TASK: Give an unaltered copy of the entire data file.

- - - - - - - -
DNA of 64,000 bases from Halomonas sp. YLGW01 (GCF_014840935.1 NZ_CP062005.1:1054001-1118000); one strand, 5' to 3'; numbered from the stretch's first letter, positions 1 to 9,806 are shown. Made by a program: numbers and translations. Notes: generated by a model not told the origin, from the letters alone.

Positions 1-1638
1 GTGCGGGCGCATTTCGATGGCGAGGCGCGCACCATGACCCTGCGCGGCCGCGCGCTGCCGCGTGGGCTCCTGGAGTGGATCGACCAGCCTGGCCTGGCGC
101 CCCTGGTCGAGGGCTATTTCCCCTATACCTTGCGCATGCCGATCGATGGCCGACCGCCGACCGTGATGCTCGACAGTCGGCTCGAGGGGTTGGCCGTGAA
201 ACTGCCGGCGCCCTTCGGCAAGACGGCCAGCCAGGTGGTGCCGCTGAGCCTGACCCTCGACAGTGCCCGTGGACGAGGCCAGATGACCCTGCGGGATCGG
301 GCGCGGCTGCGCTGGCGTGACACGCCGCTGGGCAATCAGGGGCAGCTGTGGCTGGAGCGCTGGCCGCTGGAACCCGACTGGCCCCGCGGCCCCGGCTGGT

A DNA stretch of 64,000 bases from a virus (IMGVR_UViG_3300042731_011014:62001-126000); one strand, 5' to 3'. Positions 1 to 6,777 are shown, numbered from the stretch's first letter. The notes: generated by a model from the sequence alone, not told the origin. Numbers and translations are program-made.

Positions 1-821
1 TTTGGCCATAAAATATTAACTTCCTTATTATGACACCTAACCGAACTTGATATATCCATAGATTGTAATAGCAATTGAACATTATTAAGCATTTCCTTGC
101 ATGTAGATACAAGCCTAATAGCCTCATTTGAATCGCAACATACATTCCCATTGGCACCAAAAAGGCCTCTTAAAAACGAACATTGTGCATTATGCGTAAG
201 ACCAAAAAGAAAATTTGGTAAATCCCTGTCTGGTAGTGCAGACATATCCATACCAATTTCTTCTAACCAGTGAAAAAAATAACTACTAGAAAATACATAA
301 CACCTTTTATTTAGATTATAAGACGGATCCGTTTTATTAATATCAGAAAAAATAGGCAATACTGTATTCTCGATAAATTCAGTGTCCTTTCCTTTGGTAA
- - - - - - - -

DNA of 64,000 bases from Halomonas sp. YLGW01 (GCF_014840935.1 NZ_CP062005.1:1054001-1118000); one strand, 5' to 3'; numbered from the stretch's first letter, positions 1 to 9,806 are shown. Made by a program: numbers and translations. Notes: generated by a model not told the origin, from the letters alone.

Positions 1-1638
1 GTGCGGGCGCATTTCGATGGCGAGGCGCGCACCATGACCCTGCGCGGCCGCGCGCTGCCGCGTGGGCTCCTGGAGTGGATCGACCAGCCTGGCCTGGCGC
101 CCCTGGTCGAGGGCTATTTCCCCTATACCTTGCGCATGCCGATCGATGGCCGACCGCCGACCGTGATGCTCGACAGTCGGCTCGAGGGGTTGGCCGTGAA
201 ACTGCCGGCGCCCTTCGGCAAGACGGCCAGCCAGGTGGTGCCGCTGAGCCTGACCCTCGACAGTGCCCGTGGACGAGGCCAGATGACCCTGCGGGATCGG
301 GCGCGGCTGCGCTGGCGTGACACGCCGCTGGGCAATCAGGGGCAGCTGTGGCTGGAGCGCTGGCCGCTGGAACCCGACTGGCCCCGCGGCCCCGGCTGGT

A DNA stretch of 64,000 bases from a virus (IMGVR_UViG_3300042731_011014:62001-126000); one strand, 5' to 3'. Positions 1 to 6,777 are shown, numbered from the stretch's first letter. The notes: generated by a model from the sequence alone, not told the origin. Numbers and translations are program-made.

Positions 1-821
1 TTTGGCCATAAAATATTAACTTCCTTATTATGACACCTAACCGAACTTGATATATCCATAGATTGTAATAGCAATTGAACATTATTAAGCATTTCCTTGC
101 ATGTAGATACAAGCCTAATAGCCTCATTTGAATCGCAACATACATTCCCATTGGCACCAAAAAGGCCTCTTAAAAACGAACATTGTGCATTATGCGTAAG
201 ACCAAAAAGAAAATTTGGTAAATCCCTGTCTGGTAGTGCAGACATATCCATACCAATTTCTTCTAACCAGTGAAAAAAATAACTACTAGAAAATACATAA
301 CACCTTTTATTTAGATTATAAGACGGATCCGTTTTATTAATATCAGAAAAAATAGGCAATACTGTATTCTCGATAAATTCAGTGTCCTTTCCTTTGGTAA